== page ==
On the side
The Hillary Victory Fund, a joint fundraising committee to raise money for Clinton’s presidential bid and state parties, sent an email recently asking for contributions to help Democrats in close races for the U.S. Senate.
There were eight candidates listed from “the latest Senate polls from close races around the country” in the email. Half of the candidates are trailing in the polls listed, but only by 1 or 2 percentage points.
Ex-Ohio Gov. Ted Strickland, a Democrat in a statistical dead heat in several polls with incumbent Sen. Rob Portman, a Republican, didn’t make the list.
If it’s an error of omission, that’s unforgivable as officials with the fund – consisting of those from Hillary for America, the Democratic National Committee and the Democratic parties in 37 states, including Ohio – should be well aware of how close the race is for the Senate in Ohio, and how badly Strickland’s campaign needs money.
It’s been three years since I last wrote an entire column on my favorite annual political event – the Austintown Fourth of July Parade.
There are those who love my parade columns and those who think it’s a waste of space. To those who don’t like it, you can stop reading now.
My family has gone to the parade since we moved here in 1995, but my daughters aren’t little kids anymore. They’re now 22 and 19, and for the second-straight year, it was just me and my wife at the parade, though my youngest visited. Even if my daughters joined us, they’re too old to fight the little kids for street candy without getting strange looks – and I have an unhealthy obsession with candy.
What’s a parade without a ton of candy? Still fun, but this was likely my last parade.
If so, I went out with a bang.
Before the parade, I had a couple of experiences with what politicians do to prepare for parades.
A well-placed source told me that there was a wooden pallet at Sam’s Club in Boardman with about 20 large containers of gum with the name Scott Hunter, a Mahoning County Court judge, on it. I didn’t see the judge at the Austintown parade, but I’m sure he put the candy to good use.
Also the day before July 4, the woman in front of me at the checkout line at Ollie’s Bargain Outlet in Niles was the mother of Trumbull County Commissioner Mauro Cantalamessa. She was buying more than $100 worth of candy – some pretty good stuff like Laffy Taffy – for the Howland parade because the amount of candy purchased for a previous parade had left her son with very little left to throw.
As for the Austintown parade, the township trustees, particularly Jim Davis, enjoy throwing candy at me.
I saw Davis three days before the parade, and he warned me to “wear a helmet.”
In previous years, the trustees have thrown hundreds of mini-Tootsie Rolls at me, usually hitting members of my family and complete strangers many more times than me.
Three years ago, Davis jumped off the trustees’ vehicle and tried to dump a large bag of mini-Tootsie Rolls on my head. I reached up, snatched the bag out of his hands before he could do anything. I kept the candy.
This time, the trustees had a better plan. I don’t make it a secret where I stand during the parade.
Trustee Richard Stauffer, sitting in the vehicle, spotted me. Rather than throw candy or wave hello, he pointed at me.
It was a set-up.
The next thing I saw was Davis running toward me from the right with a giant bucket holding at least 1,000 mini-Tootsie Rolls, likely more.
I had a choice to make: either run or get the contents of the bucket dumped on my head. I stood there not realizing how long it would take for all of the candy to drop.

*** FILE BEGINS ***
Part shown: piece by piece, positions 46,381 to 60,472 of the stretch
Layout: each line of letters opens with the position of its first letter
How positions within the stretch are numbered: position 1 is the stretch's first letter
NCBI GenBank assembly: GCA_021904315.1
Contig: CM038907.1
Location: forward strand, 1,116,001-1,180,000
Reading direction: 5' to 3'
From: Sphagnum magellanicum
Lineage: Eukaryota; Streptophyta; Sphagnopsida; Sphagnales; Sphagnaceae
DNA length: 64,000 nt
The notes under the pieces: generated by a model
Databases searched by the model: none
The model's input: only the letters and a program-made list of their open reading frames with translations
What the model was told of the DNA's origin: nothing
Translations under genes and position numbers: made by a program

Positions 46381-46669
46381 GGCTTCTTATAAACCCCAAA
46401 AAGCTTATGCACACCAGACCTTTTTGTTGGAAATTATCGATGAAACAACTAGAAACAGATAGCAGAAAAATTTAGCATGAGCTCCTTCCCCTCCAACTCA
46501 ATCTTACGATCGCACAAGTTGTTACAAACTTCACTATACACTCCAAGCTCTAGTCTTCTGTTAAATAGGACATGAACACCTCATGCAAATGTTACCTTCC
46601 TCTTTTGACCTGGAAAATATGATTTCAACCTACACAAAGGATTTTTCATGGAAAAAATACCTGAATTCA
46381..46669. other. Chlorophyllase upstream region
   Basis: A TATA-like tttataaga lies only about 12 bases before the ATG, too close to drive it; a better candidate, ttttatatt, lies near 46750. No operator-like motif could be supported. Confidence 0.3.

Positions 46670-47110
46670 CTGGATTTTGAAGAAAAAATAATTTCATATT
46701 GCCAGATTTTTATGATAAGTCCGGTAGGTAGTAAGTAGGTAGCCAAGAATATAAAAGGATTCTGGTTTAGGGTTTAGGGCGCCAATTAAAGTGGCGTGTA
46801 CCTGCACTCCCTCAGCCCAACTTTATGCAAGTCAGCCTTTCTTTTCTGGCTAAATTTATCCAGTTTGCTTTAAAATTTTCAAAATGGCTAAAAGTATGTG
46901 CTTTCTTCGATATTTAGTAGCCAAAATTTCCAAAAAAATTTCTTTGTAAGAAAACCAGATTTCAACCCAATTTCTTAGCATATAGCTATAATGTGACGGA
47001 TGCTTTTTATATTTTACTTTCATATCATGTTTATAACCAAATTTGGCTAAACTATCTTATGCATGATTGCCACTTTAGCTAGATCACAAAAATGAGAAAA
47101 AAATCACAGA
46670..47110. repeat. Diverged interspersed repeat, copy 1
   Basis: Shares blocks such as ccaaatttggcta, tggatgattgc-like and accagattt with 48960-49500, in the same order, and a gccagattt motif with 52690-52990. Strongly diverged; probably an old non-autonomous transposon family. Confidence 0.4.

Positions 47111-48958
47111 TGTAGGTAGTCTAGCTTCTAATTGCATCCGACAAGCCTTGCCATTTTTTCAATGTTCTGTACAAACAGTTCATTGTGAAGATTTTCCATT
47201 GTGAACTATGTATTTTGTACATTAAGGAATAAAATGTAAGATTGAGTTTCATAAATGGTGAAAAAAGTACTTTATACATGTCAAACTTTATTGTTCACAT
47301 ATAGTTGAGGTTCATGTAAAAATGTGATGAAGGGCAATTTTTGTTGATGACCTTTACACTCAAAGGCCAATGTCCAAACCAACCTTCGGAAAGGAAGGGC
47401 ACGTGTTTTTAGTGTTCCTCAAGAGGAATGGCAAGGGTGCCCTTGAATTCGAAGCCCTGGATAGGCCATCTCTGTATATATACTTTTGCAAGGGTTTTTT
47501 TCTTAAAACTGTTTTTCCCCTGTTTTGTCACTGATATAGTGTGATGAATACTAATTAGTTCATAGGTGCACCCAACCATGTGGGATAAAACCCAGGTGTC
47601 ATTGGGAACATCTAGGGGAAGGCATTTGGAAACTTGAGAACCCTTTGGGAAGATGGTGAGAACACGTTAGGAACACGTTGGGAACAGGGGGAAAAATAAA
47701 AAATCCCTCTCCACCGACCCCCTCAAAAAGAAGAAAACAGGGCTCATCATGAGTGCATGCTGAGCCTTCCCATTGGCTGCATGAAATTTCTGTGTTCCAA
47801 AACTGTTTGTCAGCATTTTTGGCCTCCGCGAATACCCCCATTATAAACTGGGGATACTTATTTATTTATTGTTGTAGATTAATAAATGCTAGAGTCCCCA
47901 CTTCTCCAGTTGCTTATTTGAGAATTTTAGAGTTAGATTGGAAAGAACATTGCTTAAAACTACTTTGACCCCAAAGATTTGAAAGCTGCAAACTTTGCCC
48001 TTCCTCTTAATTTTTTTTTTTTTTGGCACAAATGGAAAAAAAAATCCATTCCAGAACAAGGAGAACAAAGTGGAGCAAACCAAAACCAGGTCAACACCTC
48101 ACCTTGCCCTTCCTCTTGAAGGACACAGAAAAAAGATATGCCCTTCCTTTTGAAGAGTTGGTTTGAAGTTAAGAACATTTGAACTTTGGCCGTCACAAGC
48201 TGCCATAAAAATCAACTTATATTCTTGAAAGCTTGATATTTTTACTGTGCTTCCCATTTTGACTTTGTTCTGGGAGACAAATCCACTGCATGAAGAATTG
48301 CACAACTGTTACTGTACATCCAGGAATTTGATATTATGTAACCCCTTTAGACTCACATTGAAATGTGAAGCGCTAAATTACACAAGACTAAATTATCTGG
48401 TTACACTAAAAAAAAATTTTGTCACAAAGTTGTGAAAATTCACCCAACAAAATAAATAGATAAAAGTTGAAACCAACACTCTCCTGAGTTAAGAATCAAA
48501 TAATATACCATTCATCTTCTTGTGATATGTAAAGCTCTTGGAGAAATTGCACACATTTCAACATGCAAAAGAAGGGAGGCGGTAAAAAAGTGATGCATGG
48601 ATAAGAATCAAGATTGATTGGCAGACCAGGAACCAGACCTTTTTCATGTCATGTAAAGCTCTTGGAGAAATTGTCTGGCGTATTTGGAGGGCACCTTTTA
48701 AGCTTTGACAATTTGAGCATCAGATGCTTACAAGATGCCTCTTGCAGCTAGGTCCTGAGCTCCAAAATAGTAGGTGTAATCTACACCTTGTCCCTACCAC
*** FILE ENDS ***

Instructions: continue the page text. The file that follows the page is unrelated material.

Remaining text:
When Davis was done, I had Tootsie Rolls in my hair and a hill of them at my feet.
The look on the faces of the people near me was one of “what did I just see?”
Even the kids, who grab candy as soon as it hits the street, paused for a moment.
After a good laugh, it was time to pick the candy off the ground. Kids grabbed a bunch as did my wife and I, but there were so many of them. We spent about 15 minutes reaching down and putting the candy into bags. We all gave up, leaving about 150 to 200 of them to melt in the sun because we were tired of bending down.
With this being a big election year, there were a lot of candidates in the parade.
Thankfully it wasn’t too hot because there are few things that can kill a good parade/street candy buzz than shaking hands with a sweaty politician.
State Rep. Michele Lepore-Hagan of Youngstown, D-58th, gave me a bag full of very choice candy.
I immediately noticed that it was unusually heavy. I thought I hit the jackpot.
In with the candy was a note that read, in part: “I included some of the press releases you didn’t get a chance to read this past two years.”
She wasn’t kidding. There was a nearly 2-inch-thick stack of press releases from her in with the candy.
Mahoning County Commissioner Carol Rimedio-Righetti threw about three pieces of gum at me from close range in rapid fire before I could answer her question: “Do you want some candy?”
Typically, there aren’t a lot of Republicans marching in the Austintown parade. That’s because there aren’t a lot of elected Republicans in the county, and the party has struggled in previous years to find candidates for the various positions on the ballot.
That’s not the case this year.
Plenty of Republican candidates participated in the parade.
Among them was Christine Lucarell Oliver, a county treasurer candidate, who filled a toy dump truck with candy for me with “dump inefficiency” on strips of medical tape placed on the two sides of the toy. The wheels work on the toy, but it doesn’t dump. That’s fine as I was only interested in the candy.
One of the most-fascinating moments of the parade, which is finished in less than an hour, is the aftermath. Raccoon Road looks like a candy war zone with wrappers and crushed candy all over the street. I am still amazed how the township street department is able to clean up the mess by the next day.